To figure that out, start by calculating a rough estimate of your annual family budget. Include such fixed expenses as mortgage or rent, auto payments, child care, insurance needs, utilities, medical and dental bills, and other basics. Then add in future expenses such as private school and college and braces or music lessons for the kids.

Next, estimate your assets and income. If you are married, will your spouse earn any income? Do you have assets that your spouse could liquidate on very short notice? Do you have three or six months of income readily available as an emergency fund? You should consider how much of your income must be replaced over a period of several years to arrive at an understanding of your life insurance amount.

Why should I buy life insurance through a separate company if I already have life insurance through my employer?

If you lose your job, you will most likely lose your insurance. Most certainly, even if you’re still covered by your employer’s insurance, you’ll lose your favorable rate, which was negotiated for you as part of a group policy.

In any event, your coverage from your employer may simply not be enough. Typically, work-sponsored life insurance is no more than one to three times your annual income. If you add up your mortgage, childcare and other important expenses, you’ll quickly discover that your work-sponsored coverage won’t get those you leave behind very far. It’s virtually always good to supplement your meager work-sponsored policy!

I’m not in the best of health. Can I get life insurance at an affordable rate?

Absolutely! We specialize in finding insurance for almost anyone. For example, if you have high blood pressure, we can negotiate preferred rates for you depending on recent readings. And we’ve had great success working with those who have been diagnosed with Type I and Type II diabetes.

The bottom line is this: if you are under a doctor’s care for health-related issues, and if your condition is under control, you are very likely insurable. Talk to your personal insurance advisor to see how we can help!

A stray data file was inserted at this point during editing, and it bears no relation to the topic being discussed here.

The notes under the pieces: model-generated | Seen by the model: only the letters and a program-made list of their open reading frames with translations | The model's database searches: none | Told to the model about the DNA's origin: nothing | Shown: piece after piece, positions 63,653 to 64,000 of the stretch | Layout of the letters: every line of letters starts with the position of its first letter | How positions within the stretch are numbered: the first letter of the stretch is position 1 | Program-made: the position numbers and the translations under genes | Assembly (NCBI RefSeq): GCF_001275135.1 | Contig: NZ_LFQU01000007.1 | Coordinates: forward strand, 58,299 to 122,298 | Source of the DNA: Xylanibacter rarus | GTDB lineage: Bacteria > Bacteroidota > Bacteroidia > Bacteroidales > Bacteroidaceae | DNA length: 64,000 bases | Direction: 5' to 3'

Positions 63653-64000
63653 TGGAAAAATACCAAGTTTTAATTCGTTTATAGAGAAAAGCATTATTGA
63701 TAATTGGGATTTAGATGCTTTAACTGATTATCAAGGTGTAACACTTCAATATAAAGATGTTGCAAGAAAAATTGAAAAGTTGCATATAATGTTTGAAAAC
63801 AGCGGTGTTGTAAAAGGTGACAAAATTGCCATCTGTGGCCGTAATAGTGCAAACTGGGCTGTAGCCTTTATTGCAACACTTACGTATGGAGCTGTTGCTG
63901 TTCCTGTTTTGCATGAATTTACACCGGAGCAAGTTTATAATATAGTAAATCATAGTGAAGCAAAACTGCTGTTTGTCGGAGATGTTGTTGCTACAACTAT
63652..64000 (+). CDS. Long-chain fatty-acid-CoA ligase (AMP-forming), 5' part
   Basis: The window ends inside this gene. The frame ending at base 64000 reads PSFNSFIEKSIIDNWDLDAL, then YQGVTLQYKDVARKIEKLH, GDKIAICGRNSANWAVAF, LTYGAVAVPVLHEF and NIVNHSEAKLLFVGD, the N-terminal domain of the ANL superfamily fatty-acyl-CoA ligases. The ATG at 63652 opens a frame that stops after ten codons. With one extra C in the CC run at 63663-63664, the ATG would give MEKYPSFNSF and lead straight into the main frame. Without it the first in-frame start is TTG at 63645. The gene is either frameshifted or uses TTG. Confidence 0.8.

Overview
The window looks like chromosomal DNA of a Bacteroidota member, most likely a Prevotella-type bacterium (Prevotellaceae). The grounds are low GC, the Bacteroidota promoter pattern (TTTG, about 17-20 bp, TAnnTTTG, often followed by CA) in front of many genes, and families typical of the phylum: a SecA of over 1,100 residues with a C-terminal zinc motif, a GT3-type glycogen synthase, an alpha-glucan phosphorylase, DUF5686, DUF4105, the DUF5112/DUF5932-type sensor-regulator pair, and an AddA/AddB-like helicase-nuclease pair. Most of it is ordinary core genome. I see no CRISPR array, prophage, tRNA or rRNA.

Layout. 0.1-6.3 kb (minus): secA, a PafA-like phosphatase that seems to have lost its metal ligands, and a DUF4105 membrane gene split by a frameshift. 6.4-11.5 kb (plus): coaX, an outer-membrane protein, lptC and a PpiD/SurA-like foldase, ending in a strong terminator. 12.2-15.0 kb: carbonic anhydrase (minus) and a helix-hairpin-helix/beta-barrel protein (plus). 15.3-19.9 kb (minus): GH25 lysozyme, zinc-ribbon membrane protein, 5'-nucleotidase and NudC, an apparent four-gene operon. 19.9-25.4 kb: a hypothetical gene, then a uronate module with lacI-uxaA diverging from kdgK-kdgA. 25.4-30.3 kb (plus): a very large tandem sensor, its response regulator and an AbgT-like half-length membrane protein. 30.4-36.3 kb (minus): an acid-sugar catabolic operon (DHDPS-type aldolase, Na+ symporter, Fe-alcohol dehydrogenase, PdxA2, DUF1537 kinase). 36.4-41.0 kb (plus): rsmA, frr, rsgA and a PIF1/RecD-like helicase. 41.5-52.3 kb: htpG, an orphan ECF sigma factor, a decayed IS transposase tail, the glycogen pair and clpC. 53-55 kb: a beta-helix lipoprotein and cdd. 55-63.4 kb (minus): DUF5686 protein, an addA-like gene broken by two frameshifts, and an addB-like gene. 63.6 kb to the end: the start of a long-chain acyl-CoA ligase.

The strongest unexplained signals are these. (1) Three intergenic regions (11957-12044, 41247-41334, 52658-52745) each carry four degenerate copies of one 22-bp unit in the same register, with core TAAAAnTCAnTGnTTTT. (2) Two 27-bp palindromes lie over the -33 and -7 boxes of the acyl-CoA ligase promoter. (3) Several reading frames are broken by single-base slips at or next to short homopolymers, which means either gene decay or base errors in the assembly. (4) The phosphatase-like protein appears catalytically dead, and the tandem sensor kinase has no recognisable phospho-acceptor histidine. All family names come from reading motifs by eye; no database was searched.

I’m going through a divorce. What life insurance issues should I be concerned with?

Be sure to read your policy carefully. Ask yourself these questions: “Are you covered with a spousal rider? Who owns the policy? Who is the person responsible for paying? Will your policy lapse? What — if anything — does your divorce decree specify?” Then talk it over with your personal insurance advisor to see how we can help you during and after your divorce.

What health considerations are important in getting favorable life insurance coverage?

The better your health, the more insurance options you are likely to have. The best time to buy life insurance is when you’re healthy. For the most part, if your health issue is under control, you will be insurable.

Certain conditions – like some particularly onerous cancers – may create problems for you. But before you determine that for yourself, speak to your personal insurance advisor. You may be pleasantly surprised!

What happens at the end of my term policy?

Your term policy is most likely renewable to age 95. And you can usually convert it to a whole or universal policy – which covers you for life – before age 70. Your needs are constantly changing, so make sure you speak with your personal insurance advisor to make sure you are covered and your family is protected.

Top 12 Insurance Myths

Should I buy life insurance for my husband/wife or children?

In most cases, it makes a lot of sense. Even though the breadwinner is the most likely candidate for life insurance, a stay-at-home parent’s contribution to the family’s standard of living is also important. In fact, when you add up the costs for daycare, meal preparation, bill paying, running errands and more, it’s estimated that the stay-at-home parent contributes the equivalent of $35-50,000 year to the family’s standard of living. Consider: if something happens to the caregiver, could you really comfortably afford daycare and other child raising expenses?  Conversely, if both adults are working and adding to the net take home, how are you going to replace one income in the event of a death?  Will you lose your home?

Children can also benefit from life insurance. Insurance rates will almost certainly go up, and by purchasing a universal life or whole life policy for your child today, you can help assure that he or she can carry it into adulthood at current lower rates. Policies can be purchased with guaranteed purchase option riders to add protection after they are adults even if they have since developed bad health, weight problems, etc.  Your son or daughter may also convert term life coverage into a universal policy down the road…and that’s especially valuable if a health condition arises.

Employee insurance coverage is enough.

Wrong! Most people need far more insurance than employee plans provide, and usually, you can’t take the insurance when you leave the company.

You should buy the most insurance you can afford.

Not true! Any reputable insurance company will recommend an amount of coverage based on your specific financial needs, like your mortgage, tuition and daily living expenses. What you can afford has nothing to do with what you need!